Academic journal article Western Folklore

"Rather out of the Center of Things": Contributions of Alta Fife to American Folklore Scholarship

Academic journal article Western Folklore

"Rather out of the Center of Things": Contributions of Alta Fife to American Folklore Scholarship

Article excerpt

While folklorists consider looking at the overlooked as a key contribution of the field, the history of folklore studies still holds many overlooked areas, issues, and people. The folklore work of Alta Fife offers an important complement and contrast to the contributions of her husband, Austin Fife, and other prominent folklorists of the mid-twentieth century. Although Austin only taught folklore courses at the end of his work as a French professor, his academic career is similar to the trajectories of other professionally trained scholars who established folklore studies as an academic field in the United States. My dissertation research on Stith Thompson's career concurred with discussions of professionalism and the linear academic career model that emerged in the United States from mid-nineteenth to mid-twentieth century. However, some aspects of Thompson's career, such as the importance of mentors and collegiality, have not been adequately acknowledged in theories of academic professionalism. Four Symposia in Folklore, the report of the Midcentury International Folklore Conference, introduced me to the significance of collegiality in shaping Thompson's career (Rudy 2000). Collaborative work with national and international colleagues helped Thompson frame folklore studies as an important scholarly discipline deserving doctoral status.

Thompson's references in Four Symposia to the collaboration of Austin and Alta Fife encourage me to investigate Alta's contributions to folklore studies in contrast to a highly professionalized, linear career model. While Thompson was trained in the English departments of several prominent universities around the country (Wisconsin, Berkeley, and Harvard), Alta Fife attended Utah State University but held no formal degrees. Thompson worked in libraries and archives to produce his type and motif indexes, and his revision of the Aarne type index that added his name to the work was a significant boost to his academic career. However, the motif index bears Thompson's name alone, although students and colleagues contributed references and resources to the production of the work in a highly collaborative manner. With her husband, who was trained in French and folklore at Harvard and Stanford, Fife conducted field research on Mormon folklore and western folk song. The Fifes' fieldwork and archival research resulted in several co-authored articles in academic journals and in books published by university presses. She also contributed significantly to the donation, indexing, and organizing of the Fife Mormon and Fife American collections that form the basis of the Fife Folklore Archives at Utah State University. However, Alta Fife never held an academic position and rarely received a salary for her folklore collecting, publishing, and archiving. This lack of institutional support and status invites the question: does her lifetime of work count as a professional, scholarly endeavor?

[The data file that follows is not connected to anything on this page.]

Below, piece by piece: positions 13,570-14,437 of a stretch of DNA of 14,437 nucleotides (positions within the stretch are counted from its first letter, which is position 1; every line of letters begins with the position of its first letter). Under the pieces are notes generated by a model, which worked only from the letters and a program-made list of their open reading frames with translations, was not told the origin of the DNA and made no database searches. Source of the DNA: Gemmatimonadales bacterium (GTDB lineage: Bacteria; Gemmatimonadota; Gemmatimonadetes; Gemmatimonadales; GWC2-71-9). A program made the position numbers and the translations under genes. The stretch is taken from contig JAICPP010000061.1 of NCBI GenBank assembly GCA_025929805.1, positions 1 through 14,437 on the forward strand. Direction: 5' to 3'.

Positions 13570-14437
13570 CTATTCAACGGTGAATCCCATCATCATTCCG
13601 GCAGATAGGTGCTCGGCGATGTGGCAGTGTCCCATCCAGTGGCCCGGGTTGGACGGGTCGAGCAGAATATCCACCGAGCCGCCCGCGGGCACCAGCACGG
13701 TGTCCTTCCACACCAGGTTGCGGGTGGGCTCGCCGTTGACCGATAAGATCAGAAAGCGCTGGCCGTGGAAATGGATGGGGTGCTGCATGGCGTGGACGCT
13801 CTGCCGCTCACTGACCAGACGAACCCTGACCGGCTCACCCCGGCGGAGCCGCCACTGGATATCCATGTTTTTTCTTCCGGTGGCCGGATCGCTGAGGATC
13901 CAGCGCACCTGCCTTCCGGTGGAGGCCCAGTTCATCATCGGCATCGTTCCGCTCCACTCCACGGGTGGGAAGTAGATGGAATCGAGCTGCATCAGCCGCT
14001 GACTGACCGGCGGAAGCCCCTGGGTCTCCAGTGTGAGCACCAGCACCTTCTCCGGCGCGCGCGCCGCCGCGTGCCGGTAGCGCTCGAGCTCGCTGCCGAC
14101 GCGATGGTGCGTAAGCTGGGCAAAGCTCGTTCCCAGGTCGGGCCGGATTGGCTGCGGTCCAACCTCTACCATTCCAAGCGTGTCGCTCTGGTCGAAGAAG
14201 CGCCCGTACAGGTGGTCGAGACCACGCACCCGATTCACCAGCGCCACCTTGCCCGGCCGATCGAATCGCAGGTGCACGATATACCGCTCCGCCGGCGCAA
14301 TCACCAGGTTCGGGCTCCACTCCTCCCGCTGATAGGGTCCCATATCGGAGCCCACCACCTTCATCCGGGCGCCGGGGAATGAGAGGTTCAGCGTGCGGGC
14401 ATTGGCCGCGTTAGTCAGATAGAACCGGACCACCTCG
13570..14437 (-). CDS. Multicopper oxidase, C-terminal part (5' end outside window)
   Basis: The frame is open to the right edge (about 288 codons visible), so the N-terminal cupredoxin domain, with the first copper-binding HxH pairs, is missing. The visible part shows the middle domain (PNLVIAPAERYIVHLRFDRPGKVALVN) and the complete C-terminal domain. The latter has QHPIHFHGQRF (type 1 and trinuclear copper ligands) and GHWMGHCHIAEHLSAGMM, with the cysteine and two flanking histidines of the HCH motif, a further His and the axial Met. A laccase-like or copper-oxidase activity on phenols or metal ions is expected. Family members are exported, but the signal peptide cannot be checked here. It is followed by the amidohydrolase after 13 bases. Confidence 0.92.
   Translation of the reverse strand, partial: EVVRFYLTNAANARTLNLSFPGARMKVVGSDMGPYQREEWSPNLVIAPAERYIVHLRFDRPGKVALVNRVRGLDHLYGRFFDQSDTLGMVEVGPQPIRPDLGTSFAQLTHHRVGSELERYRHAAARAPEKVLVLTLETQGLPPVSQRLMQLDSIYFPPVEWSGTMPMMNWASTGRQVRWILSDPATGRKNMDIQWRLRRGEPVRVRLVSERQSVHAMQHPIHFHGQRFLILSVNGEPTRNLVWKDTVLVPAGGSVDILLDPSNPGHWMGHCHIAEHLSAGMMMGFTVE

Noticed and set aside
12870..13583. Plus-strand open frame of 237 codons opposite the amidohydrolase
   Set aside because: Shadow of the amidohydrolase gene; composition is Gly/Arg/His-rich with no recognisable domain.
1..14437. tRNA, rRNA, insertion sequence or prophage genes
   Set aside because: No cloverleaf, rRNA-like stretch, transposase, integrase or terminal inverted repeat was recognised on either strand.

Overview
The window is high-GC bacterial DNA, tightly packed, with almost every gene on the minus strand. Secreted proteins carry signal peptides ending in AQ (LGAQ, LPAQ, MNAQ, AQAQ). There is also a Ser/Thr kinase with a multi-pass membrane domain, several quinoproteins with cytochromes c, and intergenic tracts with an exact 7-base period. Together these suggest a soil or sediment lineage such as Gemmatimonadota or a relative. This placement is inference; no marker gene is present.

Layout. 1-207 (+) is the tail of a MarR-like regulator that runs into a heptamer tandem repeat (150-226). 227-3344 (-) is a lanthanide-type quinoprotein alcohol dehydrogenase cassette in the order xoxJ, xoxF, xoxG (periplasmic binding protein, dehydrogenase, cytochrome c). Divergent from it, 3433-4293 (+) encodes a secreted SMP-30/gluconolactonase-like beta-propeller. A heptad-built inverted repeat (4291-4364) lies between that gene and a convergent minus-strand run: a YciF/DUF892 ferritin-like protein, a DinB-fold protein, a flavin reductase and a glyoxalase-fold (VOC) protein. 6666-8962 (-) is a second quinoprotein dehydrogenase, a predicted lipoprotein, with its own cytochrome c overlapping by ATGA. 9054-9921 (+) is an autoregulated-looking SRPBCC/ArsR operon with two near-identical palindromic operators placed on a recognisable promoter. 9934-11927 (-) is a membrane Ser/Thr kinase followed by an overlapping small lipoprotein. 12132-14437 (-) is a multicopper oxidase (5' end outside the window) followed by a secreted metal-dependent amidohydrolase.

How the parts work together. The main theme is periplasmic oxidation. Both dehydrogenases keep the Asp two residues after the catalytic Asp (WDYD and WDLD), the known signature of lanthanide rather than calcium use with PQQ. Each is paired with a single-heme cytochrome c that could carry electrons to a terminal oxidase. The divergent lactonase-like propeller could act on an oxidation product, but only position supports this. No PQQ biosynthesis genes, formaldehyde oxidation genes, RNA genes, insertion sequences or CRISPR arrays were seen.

Alta Fife's work at the borders of professional training stands as a contribution, and subtle challenge, to folklore studies. Because Fife held no academic degrees nor university positions, and because most of her published works were co-authored with her husband, acknowledging Fife's work and assessing her contribution requires an understanding and reassessment of the place of collaboration and family life in the conduct of scholarship. In part, Fife could be acknowledged as a co-author on the scholarly books and articles because folklore studies had not emerged as a fully professionalized field at the time she and her husband initiated their fieldwork. Because her husband was not pursuing an academic career based on his folklore training, Fife's name could appear on their published works without jeopardizing his professional advancement. The Fifes' work, therefore, serves as an interesting contrast to the institutionalized trajectory of Thompson's career and of other highly trained and well-known academic folklorists. …

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